Upstart geo-location game bids to rival the National Lottery
Geo-location gambling game Geosweep is targeting brands and media owners, in a bid to compete with the National Lottery.
Geo-location game Geosweep, is targeting brands and media owners, in a bid to position itself as a rival to the National Lottery.
The game, which launches on October 10, has been developed using Google maps and allows users to ‘buy’ locations on a map of the UK. Each location, called a ‘geo’ can be the user’s house, a tourist destination or a place of personal interest.
The locations cost 10 pence and everyday one is selected at random to win £1 million. Geosweep claims that the odds of winning are 223% higher than the National Lottery.
Geosweep has hired former head of marketing at News International, Kieran Moran, to lead the £1.5m marketing push.
Kieran Moran said the opportunities for brands, such as Tesco and Asda, to get involved with the game are "huge" as they could offer location specific deals and vouchers.
Geosweep is currently talking with media owners about the product’s capabilities to target markets on a local scale.
"With regional press readership is anonymous and it’s difficult to know who is buying the paper. However the localised data means advertisers can target communities more effectively," Moran said.
He said that Geosweep is also talking to two major TV broadcasters about creating content piece in the form of a quiz show.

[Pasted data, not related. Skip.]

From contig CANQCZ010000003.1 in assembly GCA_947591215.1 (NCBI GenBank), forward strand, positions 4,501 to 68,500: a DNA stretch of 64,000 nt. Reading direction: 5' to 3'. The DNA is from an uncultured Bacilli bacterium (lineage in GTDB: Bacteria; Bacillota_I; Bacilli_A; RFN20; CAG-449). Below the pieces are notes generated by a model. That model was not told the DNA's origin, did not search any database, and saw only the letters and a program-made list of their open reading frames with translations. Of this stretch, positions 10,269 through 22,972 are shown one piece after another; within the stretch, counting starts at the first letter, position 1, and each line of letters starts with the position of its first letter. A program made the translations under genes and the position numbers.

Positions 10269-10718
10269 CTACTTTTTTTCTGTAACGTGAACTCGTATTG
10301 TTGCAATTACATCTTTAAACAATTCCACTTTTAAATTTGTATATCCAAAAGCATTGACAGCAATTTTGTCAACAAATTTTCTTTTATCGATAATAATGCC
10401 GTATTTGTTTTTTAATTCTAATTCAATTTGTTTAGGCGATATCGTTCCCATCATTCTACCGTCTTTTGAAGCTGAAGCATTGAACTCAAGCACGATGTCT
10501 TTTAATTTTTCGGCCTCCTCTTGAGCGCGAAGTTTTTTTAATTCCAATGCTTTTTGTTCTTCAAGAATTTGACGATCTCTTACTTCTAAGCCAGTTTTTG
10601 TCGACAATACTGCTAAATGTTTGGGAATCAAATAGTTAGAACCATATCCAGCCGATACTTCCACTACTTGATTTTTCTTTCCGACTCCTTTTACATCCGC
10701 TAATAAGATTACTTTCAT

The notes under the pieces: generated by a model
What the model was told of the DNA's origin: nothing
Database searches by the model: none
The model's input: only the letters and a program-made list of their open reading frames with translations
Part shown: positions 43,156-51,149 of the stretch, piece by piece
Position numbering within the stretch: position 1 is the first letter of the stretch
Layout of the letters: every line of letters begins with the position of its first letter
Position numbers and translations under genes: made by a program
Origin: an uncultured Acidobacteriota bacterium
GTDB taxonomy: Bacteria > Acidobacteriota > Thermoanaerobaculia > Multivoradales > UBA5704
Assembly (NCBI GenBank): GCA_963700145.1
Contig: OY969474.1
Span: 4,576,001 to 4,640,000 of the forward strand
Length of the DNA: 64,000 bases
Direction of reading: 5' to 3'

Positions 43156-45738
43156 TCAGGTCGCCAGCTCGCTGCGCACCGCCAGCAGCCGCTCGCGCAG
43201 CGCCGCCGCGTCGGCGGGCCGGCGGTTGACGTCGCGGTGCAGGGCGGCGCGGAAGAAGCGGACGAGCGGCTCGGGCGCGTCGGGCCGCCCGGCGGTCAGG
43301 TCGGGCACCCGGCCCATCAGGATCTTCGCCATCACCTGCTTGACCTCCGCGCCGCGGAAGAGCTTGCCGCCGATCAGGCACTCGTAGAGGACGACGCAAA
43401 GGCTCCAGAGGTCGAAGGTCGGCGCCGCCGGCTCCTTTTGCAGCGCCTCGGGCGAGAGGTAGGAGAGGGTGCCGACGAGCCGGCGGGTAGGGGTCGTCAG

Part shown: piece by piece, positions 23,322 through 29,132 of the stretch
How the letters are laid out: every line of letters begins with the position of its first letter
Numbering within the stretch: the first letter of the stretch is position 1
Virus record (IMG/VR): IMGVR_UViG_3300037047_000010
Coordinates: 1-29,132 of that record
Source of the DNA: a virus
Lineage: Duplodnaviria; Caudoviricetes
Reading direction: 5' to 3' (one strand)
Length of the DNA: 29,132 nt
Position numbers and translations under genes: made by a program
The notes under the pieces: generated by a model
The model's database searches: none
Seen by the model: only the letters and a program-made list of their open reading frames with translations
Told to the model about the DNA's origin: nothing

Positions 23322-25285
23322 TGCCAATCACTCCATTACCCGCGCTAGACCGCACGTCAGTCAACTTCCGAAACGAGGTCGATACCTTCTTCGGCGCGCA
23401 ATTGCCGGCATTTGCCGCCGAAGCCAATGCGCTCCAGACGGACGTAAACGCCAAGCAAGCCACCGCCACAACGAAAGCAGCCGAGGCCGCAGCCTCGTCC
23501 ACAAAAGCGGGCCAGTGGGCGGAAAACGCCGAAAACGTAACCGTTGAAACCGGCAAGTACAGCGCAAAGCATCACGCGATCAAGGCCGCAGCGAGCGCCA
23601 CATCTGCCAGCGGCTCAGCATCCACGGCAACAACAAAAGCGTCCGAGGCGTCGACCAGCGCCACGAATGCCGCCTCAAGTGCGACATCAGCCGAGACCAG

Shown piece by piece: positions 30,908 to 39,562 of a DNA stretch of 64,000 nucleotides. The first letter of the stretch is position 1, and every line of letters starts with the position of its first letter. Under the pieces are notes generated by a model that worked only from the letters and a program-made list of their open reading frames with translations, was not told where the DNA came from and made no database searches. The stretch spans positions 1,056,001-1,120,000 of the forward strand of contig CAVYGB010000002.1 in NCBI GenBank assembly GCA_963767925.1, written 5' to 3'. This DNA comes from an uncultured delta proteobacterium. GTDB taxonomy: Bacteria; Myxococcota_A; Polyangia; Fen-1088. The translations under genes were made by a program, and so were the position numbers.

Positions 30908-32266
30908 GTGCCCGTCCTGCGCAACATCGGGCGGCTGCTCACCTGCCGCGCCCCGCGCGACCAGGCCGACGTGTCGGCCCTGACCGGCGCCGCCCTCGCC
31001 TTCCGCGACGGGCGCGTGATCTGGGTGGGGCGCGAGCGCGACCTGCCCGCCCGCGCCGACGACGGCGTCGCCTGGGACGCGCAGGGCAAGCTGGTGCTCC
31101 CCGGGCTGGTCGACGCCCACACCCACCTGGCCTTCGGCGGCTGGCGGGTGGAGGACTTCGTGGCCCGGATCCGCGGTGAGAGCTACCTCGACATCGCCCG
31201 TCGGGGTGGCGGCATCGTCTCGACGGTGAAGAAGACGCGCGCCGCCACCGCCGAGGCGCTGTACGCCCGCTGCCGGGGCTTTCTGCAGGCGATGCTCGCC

It has appointed the agency MultiAdaptor to manage its brand identity and launch campaign, Total Media to handle buying and planning and Duke and Earl for its creative and production.
The launch follows news that the Camelot Group, the parent company of the National Lottery, attracted more new online visitors than any other company over the past year.
According to the UK Online Measurement (UKOM) company the number of Britons visiting Camelot websites increased by 4.4 million to 9.4 million over the past year.
Its recent online display ad campaign in July 2010 for the National Lottery Euromillions draw attracted 4.1 million new users to its site in one month, which is more than Facebook gained in the entire year.
Last month, Facebook entered the geo-location gaming market with the long-awaited launch of its Facebook Places app in the US. Since then Facebook has said it will be considering working with marketers and number of agencies have confirmed they are already in discussions with advertisers about the potential opportunities.
This article was first published on marketingmagazine.co.uk
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